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The Hurunui in North Canterbury, which runs from the Southern Alps to the sea, is the source of legend, artistic inspiration, livelihood and sport. It was also the source of inspiration for Sam Mahon's recent book, The Water Theives (Longacre), in which he tells a rich tale of a battle fought by local environment and recreation groups against the powerful farming and business lobbies that control Canterbury's waterways.

But for Spectrum, it's more a day in the country, visiting Sam at his home, the converted flour mill, on the edge of Waiau township, which he shares with his partner and fellow bronze sculptor, Alison Erickson, and on for a picnic at the river.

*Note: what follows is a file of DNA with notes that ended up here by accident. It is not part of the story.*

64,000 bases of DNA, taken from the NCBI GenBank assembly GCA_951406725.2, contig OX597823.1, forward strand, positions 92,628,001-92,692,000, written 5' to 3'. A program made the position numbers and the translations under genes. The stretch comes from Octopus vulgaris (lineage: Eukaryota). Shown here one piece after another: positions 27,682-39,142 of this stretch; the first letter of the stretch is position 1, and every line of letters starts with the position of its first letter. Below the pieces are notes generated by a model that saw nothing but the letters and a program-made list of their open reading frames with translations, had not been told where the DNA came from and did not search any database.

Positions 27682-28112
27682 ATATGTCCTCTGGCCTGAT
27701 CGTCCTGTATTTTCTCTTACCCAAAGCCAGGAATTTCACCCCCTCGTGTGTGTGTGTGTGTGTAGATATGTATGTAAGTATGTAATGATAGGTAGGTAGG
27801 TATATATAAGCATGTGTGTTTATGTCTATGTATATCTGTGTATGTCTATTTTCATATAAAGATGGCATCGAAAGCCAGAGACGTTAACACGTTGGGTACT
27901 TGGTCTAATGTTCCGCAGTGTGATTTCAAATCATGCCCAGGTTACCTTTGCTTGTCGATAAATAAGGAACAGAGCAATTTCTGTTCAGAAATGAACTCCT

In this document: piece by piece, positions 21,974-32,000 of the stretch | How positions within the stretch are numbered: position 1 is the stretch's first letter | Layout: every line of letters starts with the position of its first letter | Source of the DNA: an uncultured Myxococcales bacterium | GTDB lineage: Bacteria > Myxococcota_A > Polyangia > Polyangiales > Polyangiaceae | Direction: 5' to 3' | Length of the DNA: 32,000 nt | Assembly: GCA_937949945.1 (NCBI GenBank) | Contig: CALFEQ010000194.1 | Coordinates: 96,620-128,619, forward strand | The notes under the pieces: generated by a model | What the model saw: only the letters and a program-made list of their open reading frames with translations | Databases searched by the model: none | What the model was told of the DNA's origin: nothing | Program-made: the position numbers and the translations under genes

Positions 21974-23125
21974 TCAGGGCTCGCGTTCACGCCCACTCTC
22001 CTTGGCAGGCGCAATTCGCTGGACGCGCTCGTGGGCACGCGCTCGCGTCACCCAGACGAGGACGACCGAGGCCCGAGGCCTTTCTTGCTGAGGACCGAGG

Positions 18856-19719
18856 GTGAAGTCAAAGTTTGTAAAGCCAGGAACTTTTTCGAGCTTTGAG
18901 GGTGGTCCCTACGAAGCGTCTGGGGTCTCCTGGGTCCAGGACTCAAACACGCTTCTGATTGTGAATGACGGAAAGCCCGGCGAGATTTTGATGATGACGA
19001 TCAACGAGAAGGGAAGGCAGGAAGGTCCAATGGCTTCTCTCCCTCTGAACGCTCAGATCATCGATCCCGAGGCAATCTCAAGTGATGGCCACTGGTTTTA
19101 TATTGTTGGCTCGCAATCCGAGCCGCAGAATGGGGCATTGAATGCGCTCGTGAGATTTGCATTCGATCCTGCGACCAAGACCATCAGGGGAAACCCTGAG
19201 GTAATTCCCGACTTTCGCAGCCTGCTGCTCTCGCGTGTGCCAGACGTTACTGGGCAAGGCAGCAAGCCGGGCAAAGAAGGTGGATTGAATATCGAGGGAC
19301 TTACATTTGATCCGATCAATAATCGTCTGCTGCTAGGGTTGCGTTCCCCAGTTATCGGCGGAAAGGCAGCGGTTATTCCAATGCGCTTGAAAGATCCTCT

Although Sam Mahon holds precious memories of childhood times spent on the river with his father, Justice Peter Mahon, the Hurunui is no longer the idyll of his childhood memories. Pig and diary farms have boomed and bust along its edges, ruining the tranquility and polluting the water.

An inveterate campaigner now, Sam is forever heading off on polemic tirades against the establishment that he feels is destroying the natural beauties of his area, but as we light the camp fire and boil the billy, a more reflective Mahon reveals why these precious places are so worth preserving.

Producer: Deborah Nation